Tanzania’s president, Jakaya Kikwete, collapsed today at a public rally when launching his presidential campaigns for a second term in office. This incident took place at Jangwani grounds in Dar es Salaam, as the incumbent cut short his speech and fell in the hands of his aides behind him. The crowd stood still as he was carried and rushed for first-aid, and then returned after 20 minutes to close his speech without any political pomps. This was his third time in five years. The last time he collapsed it was in October 2009; when his aides cited fatigue as reason for the embarassment.
Something is seriously wrong with the government of Tanzania, in the way it regards and treats journalism. It is becoming increasingly bitter with critical journalists; and this time around, as we prepare for the 2010 general election, I have become a victim of the government’s threats.
A few days ago, I received secret information about the government’s sinister moves against me and other journalists who criticise the president. By the way, the president is vying for the second term in office this year. Five days after the warning, my office received a ‘confidential’ letter from the office of registar of newspapers. It was summoning the managing editor to report to the registrar’s office to discuss the government’s concerns about my article: “nani atajivunia rais mwoga, asiyejiamini?” which translates to “who could be proud of a timid, inconfident president?”. The article had been published in Tanzania Daima newspaper, on August 8, 2010 under my column Maswali Magumu (Tough Questions), addressing the president’s resistance to take part in a planned public debate for presidential candidates.
In the letter, the managing editor was stricly advised to ‘take me with him’ to the registrar’s office. There we were, on Monday August 16, 2010, at 2.00 pm. Unfortunately for them, my most immediate article published the previous day was even more disturbing to the government. Its headline went “JK bado hafikirii kushindwa?” meaning “Is JK still not considering defeat?” JK is an acronym for Jakaya Kikwete, Tanzania’s president. The article was meant to encourage election losers to accept defeat gracefully; and it quoted JK saying, in 2005, that he wasn’t in the race for defeat.
So, these two articles became a subject of discussion in the registrar’s office. Around the table were the registrar, Clement Mshana, assistant registrar Raphael Hokororo, an officer with the Tanzania Information Office (MAELEZO), Jovina; my managing editor, Absalom Kibanda and myself.
What transpired in the course of this ‘discussion’ confirmed the secret information I had obtained from my sources about the government’s malicious moves to deal with listed critical newspapers and journalists before elections. It was clear, the registrar was acting on instructions from Ikulu (state house). But one statement struck me. One of these government officers, who thought I was too harsh and becoming a hero for criticising the president, told me: “Remember, all the heroes are dead…”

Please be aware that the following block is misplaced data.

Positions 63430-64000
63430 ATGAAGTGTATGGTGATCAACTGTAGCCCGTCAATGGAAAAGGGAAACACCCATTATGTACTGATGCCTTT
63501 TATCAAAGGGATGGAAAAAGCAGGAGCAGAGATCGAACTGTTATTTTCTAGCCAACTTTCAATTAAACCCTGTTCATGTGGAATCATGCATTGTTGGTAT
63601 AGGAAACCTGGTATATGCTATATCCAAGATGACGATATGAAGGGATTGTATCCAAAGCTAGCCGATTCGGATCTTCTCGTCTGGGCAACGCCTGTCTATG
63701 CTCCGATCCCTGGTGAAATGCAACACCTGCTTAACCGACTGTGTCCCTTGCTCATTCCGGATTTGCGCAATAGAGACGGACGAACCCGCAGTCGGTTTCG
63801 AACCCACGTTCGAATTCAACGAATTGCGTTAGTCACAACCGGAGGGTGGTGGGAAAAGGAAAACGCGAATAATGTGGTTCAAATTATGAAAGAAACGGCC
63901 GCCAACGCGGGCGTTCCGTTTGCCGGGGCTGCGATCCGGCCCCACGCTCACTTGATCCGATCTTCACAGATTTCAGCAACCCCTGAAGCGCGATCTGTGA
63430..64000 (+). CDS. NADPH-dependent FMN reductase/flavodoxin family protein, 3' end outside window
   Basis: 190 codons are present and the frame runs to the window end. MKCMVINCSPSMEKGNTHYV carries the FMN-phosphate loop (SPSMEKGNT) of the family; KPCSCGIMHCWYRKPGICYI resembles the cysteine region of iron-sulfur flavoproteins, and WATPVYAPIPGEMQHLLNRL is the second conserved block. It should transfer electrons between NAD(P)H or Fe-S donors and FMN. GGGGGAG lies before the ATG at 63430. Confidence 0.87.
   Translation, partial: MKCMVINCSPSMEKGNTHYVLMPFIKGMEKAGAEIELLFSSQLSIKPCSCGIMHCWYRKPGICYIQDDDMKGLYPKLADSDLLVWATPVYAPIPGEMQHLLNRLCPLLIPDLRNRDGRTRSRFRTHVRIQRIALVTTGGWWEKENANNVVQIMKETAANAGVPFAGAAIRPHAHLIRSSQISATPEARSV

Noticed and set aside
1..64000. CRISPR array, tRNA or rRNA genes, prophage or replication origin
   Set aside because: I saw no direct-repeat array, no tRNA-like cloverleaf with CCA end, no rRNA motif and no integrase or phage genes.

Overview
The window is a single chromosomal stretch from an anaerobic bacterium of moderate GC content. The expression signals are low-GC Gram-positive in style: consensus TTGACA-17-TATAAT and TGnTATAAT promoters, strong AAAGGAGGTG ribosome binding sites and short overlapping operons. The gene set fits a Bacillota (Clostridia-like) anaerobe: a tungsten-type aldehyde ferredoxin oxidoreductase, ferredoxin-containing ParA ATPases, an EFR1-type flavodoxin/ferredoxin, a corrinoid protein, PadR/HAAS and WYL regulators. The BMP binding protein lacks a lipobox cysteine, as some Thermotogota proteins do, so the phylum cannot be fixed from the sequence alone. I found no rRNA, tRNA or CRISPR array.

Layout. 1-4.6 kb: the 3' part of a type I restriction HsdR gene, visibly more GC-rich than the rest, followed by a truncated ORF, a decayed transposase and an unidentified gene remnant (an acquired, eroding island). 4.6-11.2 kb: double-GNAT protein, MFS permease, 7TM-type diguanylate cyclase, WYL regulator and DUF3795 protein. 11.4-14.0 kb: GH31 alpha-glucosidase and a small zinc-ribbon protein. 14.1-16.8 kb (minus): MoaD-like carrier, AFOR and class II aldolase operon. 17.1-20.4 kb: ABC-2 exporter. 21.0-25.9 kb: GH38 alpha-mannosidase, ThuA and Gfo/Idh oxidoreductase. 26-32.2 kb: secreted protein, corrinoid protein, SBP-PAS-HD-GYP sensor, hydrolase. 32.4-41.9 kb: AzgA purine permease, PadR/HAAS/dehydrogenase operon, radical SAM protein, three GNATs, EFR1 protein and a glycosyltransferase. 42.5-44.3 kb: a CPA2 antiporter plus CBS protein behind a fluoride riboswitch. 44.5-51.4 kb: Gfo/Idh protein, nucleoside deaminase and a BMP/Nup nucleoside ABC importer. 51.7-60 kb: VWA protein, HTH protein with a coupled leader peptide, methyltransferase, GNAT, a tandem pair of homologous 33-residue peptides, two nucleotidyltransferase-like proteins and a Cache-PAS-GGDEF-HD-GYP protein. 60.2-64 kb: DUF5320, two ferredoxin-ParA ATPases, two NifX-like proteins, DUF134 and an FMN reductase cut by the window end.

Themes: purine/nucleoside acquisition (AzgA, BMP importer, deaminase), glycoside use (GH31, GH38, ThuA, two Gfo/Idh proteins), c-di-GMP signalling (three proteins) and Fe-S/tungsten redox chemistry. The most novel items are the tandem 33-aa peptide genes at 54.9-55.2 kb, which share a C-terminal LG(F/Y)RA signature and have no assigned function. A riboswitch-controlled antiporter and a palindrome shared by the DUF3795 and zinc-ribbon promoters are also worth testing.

Need he say more?
TANZANIA’s most vibrant opposition legislator, Dr Willibrod Slaa, has become a political phenomenon since his party, Chadema, appointed him presidential candidate for the 2010 general election. An eloquent speaker, he is a crowd-puller, a smart orator, an enigmatic politician, a composed personality and, now people call him, the country’s ‘redemptor.’ He will be competing with five other contenders for the country’s top-most office – four from the opposition, one from the ruling party, CCM.
So far, they include Professor Ibrahim Lipumba of Civic United Front (CUF), Mutamwega Mugaywa of Tanzania Labour Party (TLP), Hashim Rungwe of National Convention for Construction and Reform (NCCR-Mageuzi), Christopher Mtikila of Democratic Party (DP), and incumbent Jakaya Kikwete of CCM.
Already, President Kikwete has expresses his fears, telling his party not to underrate the opposition. He was referring the current political wave caused by Dr. Slaa’s charisma. The just ended preliminaries in the ruling party have left it maimed. Groups of disgruntled losers are considering crossing over to Dr Slaa’s party. In some people’s eyes, CCM is slowly disintegrating and falling apart, as the opposition gains momentum.
Until his party officially endorses him, he is not yet a candidate. Official campaigns start on August 21, 2010. But he is the country’s most magnetic politician. Whatever the trend and outcome of the campaigns, there are obvious signs that Dr. Slaa’s popularity and charisma are changing and shaping Tanzania’s politics like never before.
And, come polling day, October 31, 2010, Tanzania’s political landscape will never be the same again, thanks to this phenomenon; the influence of the former Roman Catholic priest who once worked as secretary general for the Tanzania Episcopal Conference (TEC).
WHEN I wrote about coalition governments last year and suggested it would happen in Zanzibar, few people paid attention. Now it has happened – not through prediction but from political analysis. Zanzibaris have voted in a referendum to pave way for a government of national unity involving two major parties, CCM and CUF, that have practised the politics of rivarly for 15 years consecutively. It looks like a trend now: Kenya, Zimbabwe, UK and Zanzibar (Tanzania). Who is next?